The biopic has been done before… repeatedly. We have all seen dozens of biopics – if there’s a famous person whose life may be remotely interesting, why not making a movie out of it? The only real question then becomes, if you’re making a biopic, how do you go about making it interesting. The answer for director Irwin Winkler and writer Jay Cocks in putting together a biopic on Cole Porter is to do it as Cole helping orchestrate a stage a musical about his life. The result of this effort, De-Lovely, is nothing less than highly entertaining even if it isn’t the most illuminating.
The film stars Kevin Kline as Porter and Ashley Judd as Linda Lee Porter, his wife. What the film is more notable for however is that the majority of the songs are sung by well-known singers. From Robbie Williams to Sheryl Crow to Alanis Morissette to Elvis Costello and Vivian Green, every time someone who isn’t Kline or Judd open their mouths to sing it’s a cameo appearance and unfortunately all too often relegated to the background as nothing all too serious takes place in the foreground.
Essentially, what this results in is two big missed opportunities. First, there’s the fact that Porter was obviously a musical genius and the singers they’ve gotten to perform his songs here are outstanding. These are performances that should be heard in their entirety, not simply there to give a little bit of flavor to the film and to make you want to go out and buy the soundtrack (which I’ve owned since the film’s theatrical release and listen to on a semi-regular basis). Then there’s missed opportunity number two – if you’ve opted to have old Cole Porter looking back at the life of young Cole Porter why not give old Cole more than a couple of opportunities to complain about how things are being depicted or to lament his actions? The frame is the perfect way to provide a way in to the man’s thoughts and show the audience what Porter felt internally. It’s an opportunity simply not used to its full potential and consequently terribly disappointing.
Instead, what we’re offered is a very surface-based story of Cole Porter, a man who loved strongly, drank regularly, and wrote songs beautifully. It is pleasantly diverting as far as it goes, and Kline and Judd deliver good performances—as does the criminally underused Jonathan Pryce as the director of Cole’s life—but it should have been more. Like a wonderful melody struggling to emerge but never quite making it, there’s a great movie hiding just behind the scenes in De-Lovely, but it never gets onto the screen.
No, De-Lovely is, in the end, a movie that has great singers, great songs, a great story behind it, and a great way to tell the story. However, it fails to commit to its own storytelling method and that leaves one wondering why they bothered to utilize the frame in the first place. The way things stand with the movie, it is worse for having the frame because it gives a window into the film that should have been and not what the film is. There is even a moment towards the end of De-Lovely when a friend tells Cole that he’s “had the most fascinating life,” but after not seeing it on screen one wonders if the film is telling that audience that as much as it is being told to Cole. All in all, there is far too much telling and not enough showing going on in the movie – the most easy and obvious example of which is the fact that it’s never clear why Linda loved Cole as much as she did. Obviously she did, but the film never makes any sort of a case for it.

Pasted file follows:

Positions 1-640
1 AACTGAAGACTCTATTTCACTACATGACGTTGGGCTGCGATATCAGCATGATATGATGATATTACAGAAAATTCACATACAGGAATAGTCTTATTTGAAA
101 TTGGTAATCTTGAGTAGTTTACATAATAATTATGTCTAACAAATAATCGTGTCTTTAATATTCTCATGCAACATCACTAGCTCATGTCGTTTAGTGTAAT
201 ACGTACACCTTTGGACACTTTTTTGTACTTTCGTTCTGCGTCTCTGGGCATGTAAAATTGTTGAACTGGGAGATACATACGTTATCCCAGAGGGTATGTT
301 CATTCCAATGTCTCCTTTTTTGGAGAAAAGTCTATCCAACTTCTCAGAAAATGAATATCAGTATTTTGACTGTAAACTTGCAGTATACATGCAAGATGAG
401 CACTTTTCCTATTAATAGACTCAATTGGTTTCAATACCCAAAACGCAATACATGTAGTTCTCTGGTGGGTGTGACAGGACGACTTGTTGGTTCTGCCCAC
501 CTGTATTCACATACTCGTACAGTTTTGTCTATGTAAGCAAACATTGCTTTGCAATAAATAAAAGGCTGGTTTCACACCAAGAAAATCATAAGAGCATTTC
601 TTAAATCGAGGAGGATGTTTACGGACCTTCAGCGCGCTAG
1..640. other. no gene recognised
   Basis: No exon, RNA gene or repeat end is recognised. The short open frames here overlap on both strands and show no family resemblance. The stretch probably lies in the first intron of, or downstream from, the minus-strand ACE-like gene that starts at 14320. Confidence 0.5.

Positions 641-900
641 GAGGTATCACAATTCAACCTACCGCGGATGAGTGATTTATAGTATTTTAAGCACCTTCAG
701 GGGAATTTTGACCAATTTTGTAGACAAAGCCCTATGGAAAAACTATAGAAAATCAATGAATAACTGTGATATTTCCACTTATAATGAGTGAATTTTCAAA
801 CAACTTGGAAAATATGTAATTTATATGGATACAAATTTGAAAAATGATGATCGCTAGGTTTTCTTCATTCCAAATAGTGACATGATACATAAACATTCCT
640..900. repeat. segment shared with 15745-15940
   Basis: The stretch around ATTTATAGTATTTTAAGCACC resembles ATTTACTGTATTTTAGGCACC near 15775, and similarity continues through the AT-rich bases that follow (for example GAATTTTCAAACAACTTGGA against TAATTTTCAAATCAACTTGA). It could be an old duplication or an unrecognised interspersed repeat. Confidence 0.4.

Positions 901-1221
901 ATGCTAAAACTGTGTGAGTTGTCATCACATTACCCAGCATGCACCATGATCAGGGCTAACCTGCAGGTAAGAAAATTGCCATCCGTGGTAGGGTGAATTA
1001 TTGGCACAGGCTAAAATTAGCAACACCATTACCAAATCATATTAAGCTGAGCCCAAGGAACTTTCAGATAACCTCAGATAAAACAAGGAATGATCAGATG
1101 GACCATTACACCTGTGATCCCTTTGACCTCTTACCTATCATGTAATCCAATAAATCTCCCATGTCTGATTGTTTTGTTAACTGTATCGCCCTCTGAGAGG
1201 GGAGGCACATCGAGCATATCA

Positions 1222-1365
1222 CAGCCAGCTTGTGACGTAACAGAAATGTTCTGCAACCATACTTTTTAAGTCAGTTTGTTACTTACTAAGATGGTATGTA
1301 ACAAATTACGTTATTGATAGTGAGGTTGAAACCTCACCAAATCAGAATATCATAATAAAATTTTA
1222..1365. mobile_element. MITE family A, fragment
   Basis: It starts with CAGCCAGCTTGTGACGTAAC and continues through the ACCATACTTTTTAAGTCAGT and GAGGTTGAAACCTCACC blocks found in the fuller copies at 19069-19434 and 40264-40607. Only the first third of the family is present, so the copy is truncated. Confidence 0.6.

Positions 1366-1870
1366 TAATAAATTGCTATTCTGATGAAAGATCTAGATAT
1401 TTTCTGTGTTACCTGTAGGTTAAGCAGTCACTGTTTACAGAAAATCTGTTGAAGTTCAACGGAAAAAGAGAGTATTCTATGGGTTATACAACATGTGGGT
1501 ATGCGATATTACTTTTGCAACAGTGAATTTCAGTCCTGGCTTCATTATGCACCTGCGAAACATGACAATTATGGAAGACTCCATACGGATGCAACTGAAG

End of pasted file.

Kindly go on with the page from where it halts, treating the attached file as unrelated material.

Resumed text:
On the technical side of things, the new Blu-ray release of De-Lovely features some good black levels, and a good amount of details. Patterns on clothes in particular are quite detailed. Unfortunately, the level of detail present also makes it more obvious when Judd has makeup on specifically to age her, it becomes distracting and to some extent ruins the effect. Also on the negative side, there is a noticeable flicker in a number of scenes which is highly disconcerting. The 5.1 DTS-HD Master Audio soundtrack is better than the visuals – the music is crisp and clean and beautiful to hear. The surrounds are mainly utilized with said music, providing a more immersive experience. There’s nothing grand about the sound, but there are no real disappointments in it either.
The release contains two audio commentary tracks, one with Winkler and Kline and the other with Winkler and Cocks. There are also the obligatory deleted scenes as well as a making-of piece and another shorter one on the music which contains interviews with many of the singers who appear in the film doing Porter’s songs. While the interviews are not the deepest, Porter’s songs are the best part of the film and learning more about the process of filming them is interesting. The two last featurettes both delve into how scenes were put together (one for each of the featurettes). Winkler and the cast and crew really get into how the scenes were constructed and both of these “Anatomy of a Scene” featurettes are exceedingly interesting. Not to harp on this yet again, but not for the first time MGM has opted to not include a main menu for the film. Every time this omission is made it is a mistake and a disappointment.
De-Lovely has a lot to recommend it, from great musical performances to an interesting main character. However, the film never comes together as well as it should – it never gets as deeply into the characters as it needs to and it never truly gives insight into why anything takes place. It should have been, and it could have been, so much more.